LAS VEGAS--It's a rare CES for which most of the digital ink spilled is about computers and hardware, rather than giant televisions. But 2012 was just such a year, thanks to the never-ending drumbeat of Intel's ultrabook platform.
Yes, ultrabooks again
It seems like you couldn't walk more than a hundred steps across the velvety carpet of the CES show floor without running into a giant ULTRABOOK or WINDOWS 8 sign. The first official ultrabook-designated laptops (it's an Intel marketing term) arrived during the 2011 holiday season, but CES 2012 was a coming-out party for a host of new designs from nearly all manufacturers.
The laptops ranged from the diminutive (the) to the large and bold (the ), and to the copycat (the MacBook-Air-alike ). And , some with optical drives, dedicated graphics, and hybrid solid-state/hard drives, have begun to blur a category only in its nascency, leading us to ask if the category will suffer from unnecessary mission creep.
Will that mean that consumers will have a hard time, or even feel the category has by the end of this year? Ultrabooks may be the industry's next great hope, judging by Intel's ultrabook-obsessed keynote presentation, but that doesn't mean consumers are never going to want anything different.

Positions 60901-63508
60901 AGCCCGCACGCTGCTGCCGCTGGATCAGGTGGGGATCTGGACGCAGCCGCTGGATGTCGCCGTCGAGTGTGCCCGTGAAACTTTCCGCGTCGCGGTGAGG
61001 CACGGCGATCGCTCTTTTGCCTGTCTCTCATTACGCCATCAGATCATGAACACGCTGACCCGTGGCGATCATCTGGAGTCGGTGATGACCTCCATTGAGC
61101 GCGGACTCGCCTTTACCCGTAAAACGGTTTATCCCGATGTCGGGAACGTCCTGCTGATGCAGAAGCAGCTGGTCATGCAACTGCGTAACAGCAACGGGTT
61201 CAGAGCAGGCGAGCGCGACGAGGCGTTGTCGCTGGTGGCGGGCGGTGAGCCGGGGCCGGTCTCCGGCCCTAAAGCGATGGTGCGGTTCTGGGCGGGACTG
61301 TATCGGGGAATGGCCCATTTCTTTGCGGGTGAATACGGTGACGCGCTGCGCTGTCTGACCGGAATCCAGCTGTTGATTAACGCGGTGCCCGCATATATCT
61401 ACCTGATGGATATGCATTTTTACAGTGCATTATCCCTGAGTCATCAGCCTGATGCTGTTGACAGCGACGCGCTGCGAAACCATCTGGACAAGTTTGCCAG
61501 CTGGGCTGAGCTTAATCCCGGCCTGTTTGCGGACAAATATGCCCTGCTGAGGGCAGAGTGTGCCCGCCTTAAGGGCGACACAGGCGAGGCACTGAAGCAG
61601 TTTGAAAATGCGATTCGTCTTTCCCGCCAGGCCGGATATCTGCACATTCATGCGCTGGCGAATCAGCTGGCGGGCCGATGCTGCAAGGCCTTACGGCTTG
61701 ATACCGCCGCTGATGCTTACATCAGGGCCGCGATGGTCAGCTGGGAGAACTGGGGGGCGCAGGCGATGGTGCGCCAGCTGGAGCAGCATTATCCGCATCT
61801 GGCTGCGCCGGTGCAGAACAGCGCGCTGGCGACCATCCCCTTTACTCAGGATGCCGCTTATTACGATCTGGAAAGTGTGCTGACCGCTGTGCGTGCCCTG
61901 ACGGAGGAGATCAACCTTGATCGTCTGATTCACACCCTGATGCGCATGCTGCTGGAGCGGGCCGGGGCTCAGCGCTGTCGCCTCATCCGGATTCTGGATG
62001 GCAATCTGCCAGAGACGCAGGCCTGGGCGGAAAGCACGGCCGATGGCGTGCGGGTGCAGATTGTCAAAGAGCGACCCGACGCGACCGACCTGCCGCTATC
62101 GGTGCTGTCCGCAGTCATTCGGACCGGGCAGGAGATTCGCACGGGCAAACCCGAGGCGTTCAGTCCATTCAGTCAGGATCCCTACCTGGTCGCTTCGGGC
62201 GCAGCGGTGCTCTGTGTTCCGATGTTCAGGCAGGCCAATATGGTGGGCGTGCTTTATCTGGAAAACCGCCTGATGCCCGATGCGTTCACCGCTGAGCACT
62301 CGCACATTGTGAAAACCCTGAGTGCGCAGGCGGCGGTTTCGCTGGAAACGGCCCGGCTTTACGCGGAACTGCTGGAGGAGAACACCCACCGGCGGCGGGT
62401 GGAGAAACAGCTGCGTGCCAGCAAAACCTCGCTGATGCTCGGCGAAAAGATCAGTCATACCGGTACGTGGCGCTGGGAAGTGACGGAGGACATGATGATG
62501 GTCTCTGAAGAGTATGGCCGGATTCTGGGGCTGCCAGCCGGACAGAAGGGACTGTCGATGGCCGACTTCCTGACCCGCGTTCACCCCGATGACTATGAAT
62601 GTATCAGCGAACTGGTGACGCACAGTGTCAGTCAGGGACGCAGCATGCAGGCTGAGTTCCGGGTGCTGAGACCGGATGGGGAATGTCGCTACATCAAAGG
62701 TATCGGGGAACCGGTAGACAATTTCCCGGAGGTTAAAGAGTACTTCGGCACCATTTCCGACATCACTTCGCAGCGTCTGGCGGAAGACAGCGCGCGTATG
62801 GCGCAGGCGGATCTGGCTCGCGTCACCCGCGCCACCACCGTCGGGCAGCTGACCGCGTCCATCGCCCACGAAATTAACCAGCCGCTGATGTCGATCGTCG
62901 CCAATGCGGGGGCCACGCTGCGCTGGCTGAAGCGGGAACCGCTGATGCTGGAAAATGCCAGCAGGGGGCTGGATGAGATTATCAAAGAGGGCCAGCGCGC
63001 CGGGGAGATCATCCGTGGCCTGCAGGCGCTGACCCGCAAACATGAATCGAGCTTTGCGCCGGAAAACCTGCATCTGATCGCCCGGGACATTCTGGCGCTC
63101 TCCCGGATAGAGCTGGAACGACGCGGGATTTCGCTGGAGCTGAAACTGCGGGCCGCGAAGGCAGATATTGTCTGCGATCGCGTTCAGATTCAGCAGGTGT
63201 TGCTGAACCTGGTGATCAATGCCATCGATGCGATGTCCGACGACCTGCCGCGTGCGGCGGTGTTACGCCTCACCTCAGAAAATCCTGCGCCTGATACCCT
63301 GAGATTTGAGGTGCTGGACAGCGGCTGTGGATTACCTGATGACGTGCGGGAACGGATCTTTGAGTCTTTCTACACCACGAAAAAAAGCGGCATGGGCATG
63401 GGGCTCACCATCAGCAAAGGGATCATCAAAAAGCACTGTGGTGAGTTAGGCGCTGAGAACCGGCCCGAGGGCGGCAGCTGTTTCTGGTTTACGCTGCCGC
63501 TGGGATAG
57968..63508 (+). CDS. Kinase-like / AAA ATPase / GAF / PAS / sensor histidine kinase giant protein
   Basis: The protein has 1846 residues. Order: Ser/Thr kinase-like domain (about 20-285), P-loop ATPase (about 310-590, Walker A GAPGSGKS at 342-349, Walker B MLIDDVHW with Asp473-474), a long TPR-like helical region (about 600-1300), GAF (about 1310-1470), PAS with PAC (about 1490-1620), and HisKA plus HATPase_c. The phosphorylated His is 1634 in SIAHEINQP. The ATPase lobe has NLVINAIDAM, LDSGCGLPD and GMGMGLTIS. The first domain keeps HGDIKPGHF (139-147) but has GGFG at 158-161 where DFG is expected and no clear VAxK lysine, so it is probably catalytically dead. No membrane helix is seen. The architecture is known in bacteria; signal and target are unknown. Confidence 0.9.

But not just ultrabooks
Only a handful of other, non-ultrabook laptops really stood out.
Further blurring the line were are-they-or-aren't-they systems such as the, which looked and felt like ultrabooks, but didn't technically meet Intel's internal standards for that category. It's probably a good bet that we'll see a lot more almost-ultrabooks (fauxtrabooks?) in the near future. , which folds over into a tablet, was another hard-to-categorize product--so much so that we nominated it for an award in our tablets category.
Largely missing from the show were the workhorse systems that most price-conscious shoppers end up with. Lenovo with theand Samsung with the , for example, at least showed up with something other than razor-thin laptops.
Fortunately, we also got to see a handful of interesting new desktop PCs. Samsung impressed us most with its. After a couple of years of nonstop iMac knockoffs, it's refreshing to see PC makers take a divergent approach to design. On top of that, this system is indicative that the 27-inch screen is quickly becoming the new norm.
Waiting for Ivy Bridge
By the end of the show, despite a handful (a big handful, but still a handful) of interesting-looking new products, everyone in Las Vegas knew that CES 2012 was a bit of a tease. Windows 8 and Intel's next-gen CPUs (code-named Ivy Bridge) won't be commercially available until later in the year, bringing with them everything from a touch-friendly PC interface to native Thunderbolt support.
We saw a handful of Windows 8 systems floating around (many behind closed doors), and heard a lot of hushed talk about Ivy Bridge, but all that makes us think next year's CES will be the real game-changer.